"Tolstoy had distilled the four biblical accounts of Christ’s life and teaching into a compelling story. Wittgenstein was so profoundly moved by it that he doubted whether the actual Gospels could possibly be better than Tolstoy’s synthesis. “If you are not acquainted with it,” he told his friend Ludwig von Ficker, “then you cannot imagine what effect it can have on a person.” It implanted a Christian faith in Wittgenstein. Before going on night-duty at the observation post, he wrote: “Perhaps the nearness of death will bring me the light of life. May God enlighten me. Through God I will become a man. God be with me. Amen.”"

"Wittgenstein’s leading idea in the Tractatus was that propositions – that is, statements asserting facts, such as ‘it is raining’ – are a picture of what they describe. This is Wittgenstein’s ‘Picture Theory of Language’, or as he himself called it, his ‘Theory of Logical Portrayal’:
“We can say straight away: Instead of: this proposition has such and such a sense: this proposition represents such and such a situation. It portrays it logically. Only in this way can the proposition be true or false: It can only agree or disagree with reality by being a picture of a situation” (Notebooks p.8).
He added later:
“The great problem round which everything I write turns is: Is there an order in the world a priori, and if so what does it consist in?” (Notebooks p.53) ..."
"To the question ‘What is your aim in philosophy?’, Wittgenstein replied, “To show the fly the way out of the fly-bottle.”"

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'Mindfulness is all about self-help. It does nothing to change an unjust world' Suzanne Moore, in the Guardian

'Mindfulness is all about self-help. It does nothing to change an unjust world' by Suzanne Moore, in the Guardian 6 August 2014.
Suzanne Moore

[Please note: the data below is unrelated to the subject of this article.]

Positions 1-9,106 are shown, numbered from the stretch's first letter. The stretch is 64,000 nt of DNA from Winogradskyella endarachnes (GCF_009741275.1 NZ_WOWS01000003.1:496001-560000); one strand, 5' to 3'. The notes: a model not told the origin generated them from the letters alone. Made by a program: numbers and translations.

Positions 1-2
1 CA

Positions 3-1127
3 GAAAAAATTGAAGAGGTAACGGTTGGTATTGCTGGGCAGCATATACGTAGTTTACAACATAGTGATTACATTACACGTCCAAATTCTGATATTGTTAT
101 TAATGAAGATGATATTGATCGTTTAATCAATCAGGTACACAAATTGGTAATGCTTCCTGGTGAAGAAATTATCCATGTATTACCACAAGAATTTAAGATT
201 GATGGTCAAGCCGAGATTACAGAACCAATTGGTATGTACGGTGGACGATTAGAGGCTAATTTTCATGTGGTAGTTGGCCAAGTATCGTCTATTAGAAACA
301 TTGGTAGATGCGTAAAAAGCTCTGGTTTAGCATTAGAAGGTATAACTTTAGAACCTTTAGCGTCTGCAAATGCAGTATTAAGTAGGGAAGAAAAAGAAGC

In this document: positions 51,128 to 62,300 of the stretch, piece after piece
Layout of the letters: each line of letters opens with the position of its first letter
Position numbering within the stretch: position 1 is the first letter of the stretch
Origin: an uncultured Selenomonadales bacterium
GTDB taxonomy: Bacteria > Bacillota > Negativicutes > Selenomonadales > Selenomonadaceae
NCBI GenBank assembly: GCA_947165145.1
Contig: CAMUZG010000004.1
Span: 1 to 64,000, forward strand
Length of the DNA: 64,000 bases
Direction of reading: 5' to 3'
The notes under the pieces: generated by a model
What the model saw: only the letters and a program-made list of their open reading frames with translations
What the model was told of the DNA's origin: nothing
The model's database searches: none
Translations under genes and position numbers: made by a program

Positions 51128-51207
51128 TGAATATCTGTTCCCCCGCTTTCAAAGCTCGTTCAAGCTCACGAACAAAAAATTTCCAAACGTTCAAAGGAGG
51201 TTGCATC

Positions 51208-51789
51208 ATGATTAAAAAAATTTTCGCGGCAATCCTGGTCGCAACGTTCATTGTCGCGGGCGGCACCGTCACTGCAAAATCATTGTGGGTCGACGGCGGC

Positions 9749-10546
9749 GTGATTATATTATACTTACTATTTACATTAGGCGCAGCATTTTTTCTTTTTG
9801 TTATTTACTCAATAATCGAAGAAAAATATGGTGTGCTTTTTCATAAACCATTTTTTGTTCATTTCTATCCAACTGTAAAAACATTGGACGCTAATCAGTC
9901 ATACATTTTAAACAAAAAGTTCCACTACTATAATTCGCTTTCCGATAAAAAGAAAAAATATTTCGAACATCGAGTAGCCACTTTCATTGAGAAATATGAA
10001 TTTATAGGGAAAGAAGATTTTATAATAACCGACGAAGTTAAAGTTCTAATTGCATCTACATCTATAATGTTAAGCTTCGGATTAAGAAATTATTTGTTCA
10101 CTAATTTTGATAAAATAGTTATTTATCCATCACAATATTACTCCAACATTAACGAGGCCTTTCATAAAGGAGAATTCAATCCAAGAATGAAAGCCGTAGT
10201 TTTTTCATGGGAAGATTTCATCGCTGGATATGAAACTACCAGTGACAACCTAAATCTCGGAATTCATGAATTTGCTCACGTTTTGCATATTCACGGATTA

"Why are we trying to think less when we need to think more? The neutered, apolitical approach of mindfulness ignores the structural difficulties we live with"


"Most of what is wrong in the modern world can be cured by not thinking too much. From psoriasis to depression to giving yourself a "competitive advantage" in the workplace, the answer touted everywhere right now is mindfulness. Just let go for few minutes a day, breathe, observe your thoughts as ripples across a pond, feel every sensation around you. Stop your mind whirring and, lo, miraculously, everything will improve "at a cellular level".

Sorry, it's not working for me because I cannot rid myself of the thought: "Why this, why now?" There is nothing wrong with trying to relax: the problem lies in the "trying". And there is nothing new about meditation, so why has it suddenly gone mainstream?"

"Living in the moment, non-judgmentally, being more self-aware, it's all good. But, actually, more and more people are switching themselves off. They cannot even watch the news because they feel so powerless to do anything about it.

The mindfulness coalition of life coaches, business people and healers cannot – and does not –promise peace, but why are we to think less when we need to think more?

Something here is, well, mindless. Maybe a mantra is all you need and maybe we should all devote more time to changing our minds. But for the time being I am just letting that thought drift right through me."

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Saturday, 9 August 2014

Ageing is Truth from #Omphalos: Time passes. Listen. Time passes.

Ageing is truth from omphalos 

"Time passes. Listen. Time passes

Sculpture: "The Ageing stone" by Dr Peter J. Gordon

Track: "Truth" by Hue & Cry

The Latin inscription (copied and translated below) was carved on Mavisbank house in 1724:

Concedatque Deus, Nunquam Vel Sero Senescas
Seroque Terrenas Experiare Vices
Integra Reddantur. Que Plurima Saecula Rodant
Delui Et Ut Serio Pulchrior Eniteas.

And may God concede that you grow old either never or late,
and that you experience earthly changes late.
And may what the numerous ages erode be restored intact,
and may it be granted that the older you are,
the more beautiful you may shine."

Friday, 8 August 2014

Scotland's Mental Health Strategy Key Theme One: Working more effectively with families and carers?

I was looking again at Scotland's Mental Health Strategy 2012-2015, and the Key Themes, first of which is:

1. Working more effectively with families and carers

"Families and carers can have an important role in providing support to those with mental illness, but can often feel excluded from making the contribution they would like to because of how services are structured or delivered:

The work from Healthcare Improvement Scotland on learning from suicides shows that better work with families can contribute both to safety and to better outcomes23;

Caring Together: The Carers Strategy for Scotland 2010-201524 sets out the action that is being taken with partners to provide better support to family members and carers to enable them to offer care and support without coming to harm themselves."

From The Carers Strategy for Scotland: